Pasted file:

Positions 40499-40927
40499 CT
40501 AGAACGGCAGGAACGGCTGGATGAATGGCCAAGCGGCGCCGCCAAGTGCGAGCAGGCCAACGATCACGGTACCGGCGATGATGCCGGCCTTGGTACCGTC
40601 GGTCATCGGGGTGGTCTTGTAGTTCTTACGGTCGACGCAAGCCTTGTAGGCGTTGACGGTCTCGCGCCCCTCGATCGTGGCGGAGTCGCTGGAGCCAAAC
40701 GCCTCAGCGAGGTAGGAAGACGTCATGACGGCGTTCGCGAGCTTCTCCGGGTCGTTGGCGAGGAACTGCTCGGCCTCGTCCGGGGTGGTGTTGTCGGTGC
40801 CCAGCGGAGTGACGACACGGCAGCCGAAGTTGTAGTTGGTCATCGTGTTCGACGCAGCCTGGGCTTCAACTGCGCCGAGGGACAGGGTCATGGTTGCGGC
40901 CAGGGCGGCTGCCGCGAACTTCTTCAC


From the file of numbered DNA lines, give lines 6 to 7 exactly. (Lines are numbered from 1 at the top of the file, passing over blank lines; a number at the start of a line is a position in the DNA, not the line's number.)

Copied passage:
40801 CCAGCGGAGTGACGACACGGCAGCCGAAGTTGTAGTTGGTCATCGTGTTCGACGCAGCCTGGGCTTCAACTGCGCCGAGGGACAGGGTCATGGTTGCGGC
40901 CAGGGCGGCTGCCGCGAACTTCTTCAC